Miriam Lord: Junior Ministers step up for senior hurling
Ministers of State emerge fully formed from special pods in the Leinster House basement
Taoiseach Enda Kenny, Tánaiste Frances Fitzgerald and the new junior Ministers at Government Buildings in Dublin. File photograph: Cyril Byrne/The Irish Times
Junior Ministers. They are hatched in special pods in the basement of Government Buildings and come out fully formed and on-message when the election season is over.
They must be watched, particularly in the early days. But some, if they don’t show too much initiative, can soon look forward to being allowed out on their own by their big Minister.
The latest clutch was due to emerge yesterday.
Would it be wrong to say that Leinster House was in a frenzy of anticipation over the Ministers of State? That the place was throbbing with the sort of excitement not seen since the apotheosis of Finian McGrath two weeks ago?
But it was better than listening to hours of speeches on Dáil reform. Particularly when, back in the steaming bowels of Government Buildings, the pods were cracking and creaking and ready to pop.
Not before time. Enda Kenny sat on them for far longer than expected.
The political twitchers of Kildare Street held vigil all day, scanning the horizon for sightings, eager to see what treasures would burst forth once the Taoiseach decided it was time.
He was supposed to be leading in his new brood in the early afternoon. But nothing happened. People were fainting in the corridors with anticipation.
Last-minute hitchThen word got out that there was a last- minute hitch and the Independents were fighting to have another name added to the list of new Ministers of State. But this wasn’t true.
A much more likely explanation was that a number of them hatched prematurely and tried to eat each other.
The appointed time was moved to 5.30pm. Various names were floated by the watching twitchers. Soon, they would be put out of their misery.
And even sooner, it seemed, when a number of Fianna Fáil TDs belted into the chamber having been instructed to be there for an announcement at 4.45pm.
Not that many Fianna Fáilers, actually, because it wasn’t their party giving out the jobs.
Both deadlines came and went. Education questions continued in the chamber as the press gallery filled up. But few were listening to Richard Bruton talking about the very important matter of Deis schools.
Instead, eyes were fixed on the Government benches to spot the chosen ones as they arrived.
The Taoiseach sauntered in late – probably having had a lie-down following his flight from Washington – and elbowed Bruton out of his chair.
McGrath, already ensconced at the Cabinet table, sat on the Government side, leafing through documents like a proper Minister.
The three were joined by their big minister, Sir Winston Churchtown, and together they waited to see Enda’s new intake.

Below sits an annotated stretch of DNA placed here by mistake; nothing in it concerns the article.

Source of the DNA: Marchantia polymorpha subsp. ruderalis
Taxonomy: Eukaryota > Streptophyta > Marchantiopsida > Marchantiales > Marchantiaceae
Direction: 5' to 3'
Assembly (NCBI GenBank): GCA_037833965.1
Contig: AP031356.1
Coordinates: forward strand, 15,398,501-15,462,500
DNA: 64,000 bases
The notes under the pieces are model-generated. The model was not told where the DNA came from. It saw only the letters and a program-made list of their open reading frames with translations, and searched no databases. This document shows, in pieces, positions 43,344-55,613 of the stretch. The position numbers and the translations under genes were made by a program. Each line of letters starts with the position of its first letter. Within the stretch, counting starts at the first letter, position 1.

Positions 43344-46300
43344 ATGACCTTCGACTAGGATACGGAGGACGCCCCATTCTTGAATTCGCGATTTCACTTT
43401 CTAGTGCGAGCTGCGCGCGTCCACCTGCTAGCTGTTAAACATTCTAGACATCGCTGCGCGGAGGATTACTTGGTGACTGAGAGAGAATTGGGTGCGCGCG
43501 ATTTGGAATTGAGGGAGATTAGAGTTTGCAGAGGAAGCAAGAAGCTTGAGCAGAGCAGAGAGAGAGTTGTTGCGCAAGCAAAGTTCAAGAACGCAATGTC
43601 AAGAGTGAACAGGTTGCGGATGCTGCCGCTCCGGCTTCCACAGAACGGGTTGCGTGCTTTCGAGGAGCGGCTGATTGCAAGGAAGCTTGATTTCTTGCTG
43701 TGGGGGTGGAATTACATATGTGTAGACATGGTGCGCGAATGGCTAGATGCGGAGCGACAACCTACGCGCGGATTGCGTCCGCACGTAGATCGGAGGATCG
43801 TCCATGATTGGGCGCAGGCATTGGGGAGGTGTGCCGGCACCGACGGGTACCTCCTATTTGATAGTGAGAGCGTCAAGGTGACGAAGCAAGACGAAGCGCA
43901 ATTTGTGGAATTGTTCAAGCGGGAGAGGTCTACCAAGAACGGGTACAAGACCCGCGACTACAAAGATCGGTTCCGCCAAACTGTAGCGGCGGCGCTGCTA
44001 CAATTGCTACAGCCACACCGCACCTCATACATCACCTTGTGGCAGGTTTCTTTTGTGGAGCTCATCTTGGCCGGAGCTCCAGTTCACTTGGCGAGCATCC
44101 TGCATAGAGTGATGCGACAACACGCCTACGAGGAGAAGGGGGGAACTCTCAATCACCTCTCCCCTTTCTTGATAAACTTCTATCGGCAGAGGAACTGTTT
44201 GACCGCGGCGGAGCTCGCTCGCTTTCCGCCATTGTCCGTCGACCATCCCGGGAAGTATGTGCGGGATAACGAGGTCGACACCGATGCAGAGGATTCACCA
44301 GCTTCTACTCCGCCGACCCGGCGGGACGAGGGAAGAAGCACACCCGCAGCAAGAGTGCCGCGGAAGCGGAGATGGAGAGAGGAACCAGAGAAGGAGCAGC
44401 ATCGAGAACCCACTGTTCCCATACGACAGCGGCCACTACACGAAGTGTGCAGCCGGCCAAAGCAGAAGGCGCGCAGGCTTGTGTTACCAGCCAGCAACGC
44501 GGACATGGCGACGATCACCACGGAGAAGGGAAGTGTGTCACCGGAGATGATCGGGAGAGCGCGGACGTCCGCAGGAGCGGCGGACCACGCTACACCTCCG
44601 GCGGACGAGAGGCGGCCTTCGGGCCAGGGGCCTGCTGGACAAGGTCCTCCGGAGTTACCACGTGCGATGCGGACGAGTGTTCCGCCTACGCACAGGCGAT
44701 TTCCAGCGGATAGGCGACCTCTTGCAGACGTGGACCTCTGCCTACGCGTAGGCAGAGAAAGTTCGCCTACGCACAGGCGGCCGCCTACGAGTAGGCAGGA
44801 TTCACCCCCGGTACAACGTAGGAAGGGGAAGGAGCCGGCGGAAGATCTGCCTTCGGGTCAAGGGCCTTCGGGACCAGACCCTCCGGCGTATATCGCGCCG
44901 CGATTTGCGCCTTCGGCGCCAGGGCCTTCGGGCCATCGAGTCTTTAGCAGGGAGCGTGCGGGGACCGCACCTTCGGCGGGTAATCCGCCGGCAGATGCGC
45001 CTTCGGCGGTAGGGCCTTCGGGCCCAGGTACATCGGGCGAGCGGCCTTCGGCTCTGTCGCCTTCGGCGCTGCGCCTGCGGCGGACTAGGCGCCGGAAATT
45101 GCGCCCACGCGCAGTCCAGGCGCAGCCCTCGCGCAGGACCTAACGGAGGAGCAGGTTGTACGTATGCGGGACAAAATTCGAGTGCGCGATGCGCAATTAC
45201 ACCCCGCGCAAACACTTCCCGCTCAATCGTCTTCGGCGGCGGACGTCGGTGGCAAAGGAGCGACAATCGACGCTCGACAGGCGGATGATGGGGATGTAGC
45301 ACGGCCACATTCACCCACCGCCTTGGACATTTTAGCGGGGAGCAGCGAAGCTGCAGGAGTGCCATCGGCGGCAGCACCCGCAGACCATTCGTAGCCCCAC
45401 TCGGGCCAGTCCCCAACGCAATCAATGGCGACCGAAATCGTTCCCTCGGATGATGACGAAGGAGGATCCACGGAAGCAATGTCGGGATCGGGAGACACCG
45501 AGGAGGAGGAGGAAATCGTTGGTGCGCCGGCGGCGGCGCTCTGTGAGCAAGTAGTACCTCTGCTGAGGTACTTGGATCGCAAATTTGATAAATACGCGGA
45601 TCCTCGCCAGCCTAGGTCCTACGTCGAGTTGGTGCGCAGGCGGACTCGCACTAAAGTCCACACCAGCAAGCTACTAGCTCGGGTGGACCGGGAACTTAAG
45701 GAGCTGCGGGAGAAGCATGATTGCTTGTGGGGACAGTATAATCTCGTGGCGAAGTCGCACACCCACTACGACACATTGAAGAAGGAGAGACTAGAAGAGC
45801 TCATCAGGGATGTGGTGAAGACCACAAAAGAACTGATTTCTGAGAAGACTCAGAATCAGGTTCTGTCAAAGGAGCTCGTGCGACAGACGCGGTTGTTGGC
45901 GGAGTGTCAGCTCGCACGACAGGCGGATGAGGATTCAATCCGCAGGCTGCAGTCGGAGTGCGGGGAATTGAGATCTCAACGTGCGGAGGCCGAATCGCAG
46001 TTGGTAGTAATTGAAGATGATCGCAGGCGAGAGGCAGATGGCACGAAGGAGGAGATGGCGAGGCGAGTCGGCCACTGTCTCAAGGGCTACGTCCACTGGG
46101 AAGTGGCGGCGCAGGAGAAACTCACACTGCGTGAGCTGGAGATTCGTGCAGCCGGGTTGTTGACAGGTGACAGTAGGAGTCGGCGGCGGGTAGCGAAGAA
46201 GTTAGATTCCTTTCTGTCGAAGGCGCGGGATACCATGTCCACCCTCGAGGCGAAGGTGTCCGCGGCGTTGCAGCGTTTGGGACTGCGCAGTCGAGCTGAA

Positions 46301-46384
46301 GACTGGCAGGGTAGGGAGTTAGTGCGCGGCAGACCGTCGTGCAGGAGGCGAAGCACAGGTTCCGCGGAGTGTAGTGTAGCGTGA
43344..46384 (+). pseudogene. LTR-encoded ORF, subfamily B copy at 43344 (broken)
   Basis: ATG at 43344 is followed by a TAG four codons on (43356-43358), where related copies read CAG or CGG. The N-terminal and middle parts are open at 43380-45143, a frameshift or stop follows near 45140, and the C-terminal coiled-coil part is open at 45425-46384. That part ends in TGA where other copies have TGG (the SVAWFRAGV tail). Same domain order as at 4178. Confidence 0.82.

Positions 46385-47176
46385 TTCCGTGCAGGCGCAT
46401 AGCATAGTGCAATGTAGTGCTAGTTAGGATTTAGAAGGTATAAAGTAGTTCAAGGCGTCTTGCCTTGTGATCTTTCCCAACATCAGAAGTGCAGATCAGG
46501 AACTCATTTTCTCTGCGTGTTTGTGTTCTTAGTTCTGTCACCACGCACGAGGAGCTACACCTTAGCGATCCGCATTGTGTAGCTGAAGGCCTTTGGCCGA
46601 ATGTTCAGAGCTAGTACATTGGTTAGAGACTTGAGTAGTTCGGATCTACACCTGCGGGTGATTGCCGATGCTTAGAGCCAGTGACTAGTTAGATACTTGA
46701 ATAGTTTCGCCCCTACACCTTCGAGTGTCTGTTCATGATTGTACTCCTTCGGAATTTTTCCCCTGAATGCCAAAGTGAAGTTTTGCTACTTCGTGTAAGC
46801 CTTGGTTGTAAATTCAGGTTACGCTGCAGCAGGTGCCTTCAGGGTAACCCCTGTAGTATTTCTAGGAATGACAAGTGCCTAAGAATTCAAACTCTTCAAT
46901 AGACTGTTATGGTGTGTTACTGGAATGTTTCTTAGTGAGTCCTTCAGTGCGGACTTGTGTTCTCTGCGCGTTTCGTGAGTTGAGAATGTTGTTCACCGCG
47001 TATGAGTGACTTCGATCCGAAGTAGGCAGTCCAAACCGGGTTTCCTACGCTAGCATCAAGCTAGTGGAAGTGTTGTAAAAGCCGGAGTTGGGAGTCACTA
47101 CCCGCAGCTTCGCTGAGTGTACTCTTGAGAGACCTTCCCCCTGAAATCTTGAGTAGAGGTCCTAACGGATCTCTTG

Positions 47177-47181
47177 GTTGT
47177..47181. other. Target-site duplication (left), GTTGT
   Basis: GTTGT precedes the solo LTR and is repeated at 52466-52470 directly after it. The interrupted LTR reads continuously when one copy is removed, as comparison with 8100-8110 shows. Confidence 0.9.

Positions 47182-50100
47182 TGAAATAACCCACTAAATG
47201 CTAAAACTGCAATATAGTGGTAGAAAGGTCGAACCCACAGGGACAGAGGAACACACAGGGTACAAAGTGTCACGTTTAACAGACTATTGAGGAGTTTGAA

A number of mature Ministers of State (they emerged from the pod during the last government) retained their titles.
These high babies took their seats behind the happy low babies, allowing them their moment of advancement.
First in was Galway’s Seán Kyne, who was immediately met with a rush of colleagues to shake his hand. The senior Ministers rushed to their seats.
As Mary Mitchell O’Connor hurtled through the chamber doors she nearly got stuck in them. Earnest Bruton stood to reply to a question and was startled to see all the activity. “I didn’t expect this big audience!” he gurgled.
McGrath suddenly raced out of the chamber, phone to his ear. As he exited, he shouted: “John!” John Halligan, another of the Independent Alliance’s new juniors, arrived in soon afterwards.
Enda read out his list. None of his existing juniors was dropped. They were given different or rejigged portfolios. Like Dara Murphy, who becomes Minister of State for European Affairs, Data Protection, the UE Single Digital Market and Garda Motor Vehicle Transport for Important People with Fierce Big Jobs in Dublin and Brussels.
Michael Ring goes from Sport and Tourism to Minister of State for Regional Economic Development and Having Lumps taken out of Him in Parish Halls for not getting the Broadband Put in Yet.
Limerick’s Patrick O’Donovan* was in shock. He ended up with the coveted Sports and Tourism brief and will be able to tour the country doling out grants. He was in shock for the rest of the night.
Catherine Byrne of Dublin South Central was given her just reward for having to second Kenny’s nomination for Taoiseach so many times after the election. And Eoghan Murphy of Dublin 4 gets the blue chip job as Michael Noonan’s sidekick in the Department of Finance.
In what can hardly be seen as a nod in the direction of the “new politics”, Enda created three new jobs, bringing the total number of Ministers of State to 18.
There are now more Ministers than backbenchers in Fine Gael and all the Fine Gael women who were re-elected are now Ministers of one sort or another.
Mischievous waysAnd the political twitchers, sniffing the air, divined some trouble ahead for Enda Kenny and his team. Never mind the list of the freshly elevated – what about those who were passed over?
They could channel their considerable energies in mischievous ways, if they feel underappreciated.
When all the pods in Government Buildings yielded up their complement of Ministers of State, there was one particular job still to be filled in Leinster House.
One far removed from the welter of back- slapping and kissing that followed Kenny’s announcement.
As the night wore on, it seemed that Alan Kelly was finally willing to give up his fight for the top job.
It’s Brendan Howlin’s for the taking now, if he wants it.
* This article was amended on May 20th, 2016